Leading automotive plastics component supplier Mecaplast believes it can cut the weight of interior and exterior trim parts by between 30 and 50% by using a newly patented injection moulding processing technology in combination with novel polypropylene compounds.
Mecaplast, headquartered in Monaco and with numerous production facilities across France as well as in Europe, Turkey, Brazil, Mexico, China and India, is about to embark on a French government-sponsored project called Plume (French for Feather) to industrialize the process, which relies on a combination of moving mould cores, a chemical blowing agent, and lightweight reinforcing fillers. The project starts in September, and will run for two years. It will have a total budget of €2.4 million.
The project will also involve the participation of several other French companies: compound producer Sumika Polymer Compounds (a Sumitomo Chemical Group company) based in Saint-Martin de Crau; mould-maker Cero, in Nantes; polymer science research laboratory IMP at the University of Saint-Etienne; and Sophia Antipolis-based Cemef, a research laboratory from Mines ParisTech, associated with CNRS, with expertise in process simulation.
“Incorporation of parts made by the Plume process could lead to a total vehicle weight reduction of between 5 and 7kg,” says Elsa Germain, Research and Innovation Engineer at Mecaplast. “This will have an important knock-on effect on fuel consumption, with resulting carbon dioxide emissions falling by around 0.5-0.7g/km.”
The process is similar to one already used in Japan for production of parts used by such automotive companies as Honda and Toyota. However, that process has some limitations, especially in terms of surface finish, since the parts are made with talc-filled polypropylene (PP). The Plume process will use newly-developed compounds that contain little or no talc.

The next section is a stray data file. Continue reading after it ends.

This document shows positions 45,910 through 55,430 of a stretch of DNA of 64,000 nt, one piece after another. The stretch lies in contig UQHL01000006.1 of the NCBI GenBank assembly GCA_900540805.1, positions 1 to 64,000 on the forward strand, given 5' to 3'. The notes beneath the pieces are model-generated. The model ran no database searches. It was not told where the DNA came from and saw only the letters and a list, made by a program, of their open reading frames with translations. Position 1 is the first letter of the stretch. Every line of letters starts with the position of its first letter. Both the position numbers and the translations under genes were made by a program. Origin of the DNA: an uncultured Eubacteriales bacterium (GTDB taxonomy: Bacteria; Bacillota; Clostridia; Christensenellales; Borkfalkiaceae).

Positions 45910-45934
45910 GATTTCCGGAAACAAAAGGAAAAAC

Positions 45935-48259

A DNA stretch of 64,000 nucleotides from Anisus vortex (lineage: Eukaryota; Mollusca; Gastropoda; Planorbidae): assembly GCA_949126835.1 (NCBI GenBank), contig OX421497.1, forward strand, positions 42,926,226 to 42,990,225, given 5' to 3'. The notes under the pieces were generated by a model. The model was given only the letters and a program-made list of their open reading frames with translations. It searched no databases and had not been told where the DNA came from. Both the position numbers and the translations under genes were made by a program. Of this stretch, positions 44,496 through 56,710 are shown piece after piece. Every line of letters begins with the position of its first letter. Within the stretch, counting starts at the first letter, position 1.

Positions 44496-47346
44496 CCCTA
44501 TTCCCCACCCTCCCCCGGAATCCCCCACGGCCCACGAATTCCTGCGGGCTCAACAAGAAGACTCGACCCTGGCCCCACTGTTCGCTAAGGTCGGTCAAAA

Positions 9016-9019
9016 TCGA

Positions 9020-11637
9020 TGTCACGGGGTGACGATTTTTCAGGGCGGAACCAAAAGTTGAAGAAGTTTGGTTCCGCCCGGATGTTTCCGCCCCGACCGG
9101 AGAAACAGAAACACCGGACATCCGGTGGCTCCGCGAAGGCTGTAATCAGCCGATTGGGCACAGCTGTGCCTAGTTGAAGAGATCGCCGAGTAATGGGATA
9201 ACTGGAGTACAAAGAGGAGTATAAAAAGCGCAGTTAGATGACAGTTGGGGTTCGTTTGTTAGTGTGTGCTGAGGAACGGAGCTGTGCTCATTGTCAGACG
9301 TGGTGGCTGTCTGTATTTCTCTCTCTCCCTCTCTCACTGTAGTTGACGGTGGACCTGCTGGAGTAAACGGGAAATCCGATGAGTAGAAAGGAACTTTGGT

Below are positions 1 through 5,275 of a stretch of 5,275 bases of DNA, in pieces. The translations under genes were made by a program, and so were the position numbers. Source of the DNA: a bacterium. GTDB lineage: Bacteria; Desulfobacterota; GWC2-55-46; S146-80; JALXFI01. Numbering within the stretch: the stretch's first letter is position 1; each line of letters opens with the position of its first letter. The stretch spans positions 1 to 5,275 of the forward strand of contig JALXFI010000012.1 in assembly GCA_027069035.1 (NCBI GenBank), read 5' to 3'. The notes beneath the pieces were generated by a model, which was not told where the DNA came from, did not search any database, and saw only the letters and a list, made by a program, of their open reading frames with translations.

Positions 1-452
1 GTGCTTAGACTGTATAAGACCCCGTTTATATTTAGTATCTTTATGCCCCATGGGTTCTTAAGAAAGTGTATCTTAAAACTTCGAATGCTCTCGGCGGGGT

Instead, they incorporate new reinforcing fillers that not only yield improved surface quality but also help reduce part weight by as much as 7%, without loss of mechanical properties. Compounds with various fillers will be trialled during the Plume project.
The new compounds, which are based on PP impact copolymer and are being developed exclusively for Mecaplast, also have very good flow properties. Melt flow index is over 50 g/10 min. This is critical for the success of the Plume process.
In the Plume process, material is injected into a mould with moving walls that are initially in the forward position. Once all the material has been injected, and the skins of the part have solidified, the walls retract. This lowers the pressure in the mold cavity, and chemical blowing agent, until now dissolved in the melt, comes out of solution in the areas of the part that are still fluid to create a cellular structure that fills the newly created space. The foaming process on its own (disregarding compound formulation) enables a weight reduction in the part of at least 30%, compared to a conventional solid moulding.
Cemef will look at melt rheology and its effects on the process and it will also carry out analysis of the microstructures created by the chemical foaming. IMP-UJM will study the mechanical behaviour of parts made under various conditions.
Mecaplast plans to trial the process on two components, a tailgate interior trim and exterior beltline mouldings. The beltline mouldings will be produced in two versions, one with a grained surface that will require no painting and another that will be paintable.
Novel injection moulding process from Mecaplast could cut car part weights in half